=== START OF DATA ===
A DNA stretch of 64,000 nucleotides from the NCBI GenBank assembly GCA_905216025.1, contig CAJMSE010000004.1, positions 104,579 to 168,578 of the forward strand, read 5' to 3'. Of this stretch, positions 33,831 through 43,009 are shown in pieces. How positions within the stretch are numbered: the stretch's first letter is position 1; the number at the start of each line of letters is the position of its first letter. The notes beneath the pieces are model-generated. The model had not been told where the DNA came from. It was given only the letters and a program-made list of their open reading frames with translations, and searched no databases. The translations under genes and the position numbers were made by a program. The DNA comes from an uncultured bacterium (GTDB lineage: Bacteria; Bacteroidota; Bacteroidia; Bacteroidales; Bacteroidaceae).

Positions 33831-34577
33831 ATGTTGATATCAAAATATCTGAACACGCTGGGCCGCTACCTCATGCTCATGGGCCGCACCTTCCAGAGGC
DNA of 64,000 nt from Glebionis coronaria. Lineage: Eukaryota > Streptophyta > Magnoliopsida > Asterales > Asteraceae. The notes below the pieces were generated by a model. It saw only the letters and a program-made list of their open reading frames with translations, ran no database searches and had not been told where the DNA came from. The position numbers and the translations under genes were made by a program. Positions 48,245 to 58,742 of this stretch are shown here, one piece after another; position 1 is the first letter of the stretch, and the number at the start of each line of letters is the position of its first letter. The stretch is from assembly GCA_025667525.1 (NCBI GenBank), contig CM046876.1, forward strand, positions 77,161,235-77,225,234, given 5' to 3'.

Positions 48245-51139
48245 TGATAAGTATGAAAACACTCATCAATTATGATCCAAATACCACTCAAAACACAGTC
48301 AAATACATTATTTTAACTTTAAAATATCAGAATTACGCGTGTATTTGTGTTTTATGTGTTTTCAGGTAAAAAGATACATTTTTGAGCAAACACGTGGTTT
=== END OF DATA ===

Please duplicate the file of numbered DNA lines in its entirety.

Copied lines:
A DNA stretch of 64,000 nucleotides from the NCBI GenBank assembly GCA_905216025.1, contig CAJMSE010000004.1, positions 104,579 to 168,578 of the forward strand, read 5' to 3'. Of this stretch, positions 33,831 through 43,009 are shown in pieces. How positions within the stretch are numbered: the stretch's first letter is position 1; the number at the start of each line of letters is the position of its first letter. The notes beneath the pieces are model-generated. The model had not been told where the DNA came from. It was given only the letters and a program-made list of their open reading frames with translations, and searched no databases. The translations under genes and the position numbers were made by a program. The DNA comes from an uncultured bacterium (GTDB lineage: Bacteria; Bacteroidota; Bacteroidia; Bacteroidales; Bacteroidaceae).

Positions 33831-34577
33831 ATGTTGATATCAAAATATCTGAACACGCTGGGCCGCTACCTCATGCTCATGGGCCGCACCTTCCAGAGGC
DNA of 64,000 nt from Glebionis coronaria. Lineage: Eukaryota > Streptophyta > Magnoliopsida > Asterales > Asteraceae. The notes below the pieces were generated by a model. It saw only the letters and a program-made list of their open reading frames with translations, ran no database searches and had not been told where the DNA came from. The position numbers and the translations under genes were made by a program. Positions 48,245 to 58,742 of this stretch are shown here, one piece after another; position 1 is the first letter of the stretch, and the number at the start of each line of letters is the position of its first letter. The stretch is from assembly GCA_025667525.1 (NCBI GenBank), contig CM046876.1, forward strand, positions 77,161,235-77,225,234, given 5' to 3'.

Positions 48245-51139
48245 TGATAAGTATGAAAACACTCATCAATTATGATCCAAATACCACTCAAAACACAGTC
48301 AAATACATTATTTTAACTTTAAAATATCAGAATTACGCGTGTATTTGTGTTTTATGTGTTTTCAGGTAAAAAGATACATTTTTGAGCAAACACGTGGTTT